Thanks again Bob but this issue does raise a fundamental problem with Adobe's approach. I am sure that files sizes would be a lot smaller with an HTML5 based engine and it may be the issue that finally forces us to part company with Adobe.
Am I right in thinking that using two orientations doubles the folio size? This would not be the case with HTML as the images would be linked not embedded. If I am wrong please let me know.
I just had a long chat with Colin about this. Graham, can you please provide some more details on how you are including images in your folio? Are they just being placed in? Are they inside overlays? If so, which overlays? Are you using videos?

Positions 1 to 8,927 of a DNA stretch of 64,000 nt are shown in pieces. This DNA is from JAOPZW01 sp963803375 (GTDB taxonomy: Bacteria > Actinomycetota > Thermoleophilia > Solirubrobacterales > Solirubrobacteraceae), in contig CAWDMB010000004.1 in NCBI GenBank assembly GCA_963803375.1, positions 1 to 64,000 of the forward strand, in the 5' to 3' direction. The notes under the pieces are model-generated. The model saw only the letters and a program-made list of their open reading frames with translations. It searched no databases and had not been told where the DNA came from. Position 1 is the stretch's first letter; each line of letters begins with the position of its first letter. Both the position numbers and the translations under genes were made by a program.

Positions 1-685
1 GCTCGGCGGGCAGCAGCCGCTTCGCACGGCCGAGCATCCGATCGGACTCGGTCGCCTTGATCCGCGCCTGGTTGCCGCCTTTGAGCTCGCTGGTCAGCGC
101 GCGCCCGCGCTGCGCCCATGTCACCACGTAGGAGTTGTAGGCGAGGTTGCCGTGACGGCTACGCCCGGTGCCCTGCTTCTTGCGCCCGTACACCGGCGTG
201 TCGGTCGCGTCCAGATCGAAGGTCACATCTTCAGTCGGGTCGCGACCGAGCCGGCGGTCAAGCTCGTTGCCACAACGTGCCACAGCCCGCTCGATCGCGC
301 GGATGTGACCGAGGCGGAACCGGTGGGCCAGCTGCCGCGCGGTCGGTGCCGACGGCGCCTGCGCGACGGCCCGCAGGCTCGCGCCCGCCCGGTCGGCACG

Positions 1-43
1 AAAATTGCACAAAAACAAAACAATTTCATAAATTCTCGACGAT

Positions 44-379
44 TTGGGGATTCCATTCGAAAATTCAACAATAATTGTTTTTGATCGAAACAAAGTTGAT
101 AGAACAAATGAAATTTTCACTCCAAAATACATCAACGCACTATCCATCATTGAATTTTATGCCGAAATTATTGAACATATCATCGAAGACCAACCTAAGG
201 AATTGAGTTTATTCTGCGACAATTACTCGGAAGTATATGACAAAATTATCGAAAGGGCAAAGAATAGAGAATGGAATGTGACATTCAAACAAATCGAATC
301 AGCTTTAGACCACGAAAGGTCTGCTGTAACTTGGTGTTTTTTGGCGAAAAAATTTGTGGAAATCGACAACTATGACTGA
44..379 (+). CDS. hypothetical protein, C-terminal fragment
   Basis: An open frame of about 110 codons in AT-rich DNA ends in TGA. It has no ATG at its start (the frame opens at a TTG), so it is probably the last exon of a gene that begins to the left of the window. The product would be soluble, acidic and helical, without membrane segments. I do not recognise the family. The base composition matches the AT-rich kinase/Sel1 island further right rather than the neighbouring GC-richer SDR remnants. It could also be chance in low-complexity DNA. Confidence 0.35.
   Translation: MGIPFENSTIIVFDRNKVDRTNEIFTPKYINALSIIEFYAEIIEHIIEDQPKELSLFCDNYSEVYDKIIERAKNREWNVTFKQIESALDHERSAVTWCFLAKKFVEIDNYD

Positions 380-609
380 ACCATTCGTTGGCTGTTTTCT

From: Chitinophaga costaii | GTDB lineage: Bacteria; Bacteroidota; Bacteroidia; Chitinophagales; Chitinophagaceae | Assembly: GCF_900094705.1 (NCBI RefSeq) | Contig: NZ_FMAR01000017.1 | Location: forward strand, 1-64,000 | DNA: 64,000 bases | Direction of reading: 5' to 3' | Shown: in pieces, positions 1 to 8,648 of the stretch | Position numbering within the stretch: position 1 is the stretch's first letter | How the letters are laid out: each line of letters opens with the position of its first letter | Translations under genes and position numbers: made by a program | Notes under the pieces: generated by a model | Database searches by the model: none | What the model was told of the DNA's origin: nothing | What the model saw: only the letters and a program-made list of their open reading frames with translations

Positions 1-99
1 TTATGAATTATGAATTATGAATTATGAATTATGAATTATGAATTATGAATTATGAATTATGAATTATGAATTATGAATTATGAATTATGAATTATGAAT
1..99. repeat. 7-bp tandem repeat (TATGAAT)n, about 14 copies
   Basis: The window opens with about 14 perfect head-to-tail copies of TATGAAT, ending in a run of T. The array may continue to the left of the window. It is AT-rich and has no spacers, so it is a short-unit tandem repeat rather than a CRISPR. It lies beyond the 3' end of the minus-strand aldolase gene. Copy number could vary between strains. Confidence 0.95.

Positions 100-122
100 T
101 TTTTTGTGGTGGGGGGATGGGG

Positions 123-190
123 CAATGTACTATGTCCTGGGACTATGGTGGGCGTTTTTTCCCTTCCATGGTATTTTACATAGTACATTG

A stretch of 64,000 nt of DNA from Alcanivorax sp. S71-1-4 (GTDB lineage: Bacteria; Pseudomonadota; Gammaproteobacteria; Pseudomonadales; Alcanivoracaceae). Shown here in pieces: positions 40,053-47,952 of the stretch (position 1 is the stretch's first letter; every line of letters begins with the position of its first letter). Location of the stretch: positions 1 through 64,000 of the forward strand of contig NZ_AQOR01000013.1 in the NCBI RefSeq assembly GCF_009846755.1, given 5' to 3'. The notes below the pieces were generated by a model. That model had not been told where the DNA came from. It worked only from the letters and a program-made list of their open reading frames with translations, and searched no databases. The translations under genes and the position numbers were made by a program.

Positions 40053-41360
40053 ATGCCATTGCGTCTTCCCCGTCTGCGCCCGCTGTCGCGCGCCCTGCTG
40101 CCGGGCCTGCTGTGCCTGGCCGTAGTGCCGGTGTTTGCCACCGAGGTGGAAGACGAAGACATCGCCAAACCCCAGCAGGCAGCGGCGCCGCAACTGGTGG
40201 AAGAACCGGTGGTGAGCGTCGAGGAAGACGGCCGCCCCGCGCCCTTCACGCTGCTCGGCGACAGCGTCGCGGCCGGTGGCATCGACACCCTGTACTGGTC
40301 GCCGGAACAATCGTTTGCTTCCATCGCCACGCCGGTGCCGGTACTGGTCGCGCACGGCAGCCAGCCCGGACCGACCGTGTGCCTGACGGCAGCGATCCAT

If you are simply placing an image on the background of your page then the size of your image is irrelevant. It just becomes part of the background of the page, which is always the pixel dimensions of the folio. If you are including it in an overlay then, depending on the overlay, the size of the image may matter a lot.
If you are producing a horizontal and vertical version of your folio you will definitely see an increased file size, and honestly the easiest way to cut your size down for iPad is to only publish one orientation.
Neil we have about 230 full screen images (in each orientation), most of these in Object States many driven by thumbnails acting as buttons plus lots of smaller ones. My understanding is that images within Object States and Buttons will be resampled to the size of the rendition. We only have 3 videos and these are all 1024 and totalling around 100mb and I understand that these will not be resampled. We also have about 35 audio clips totalling less than 5mb.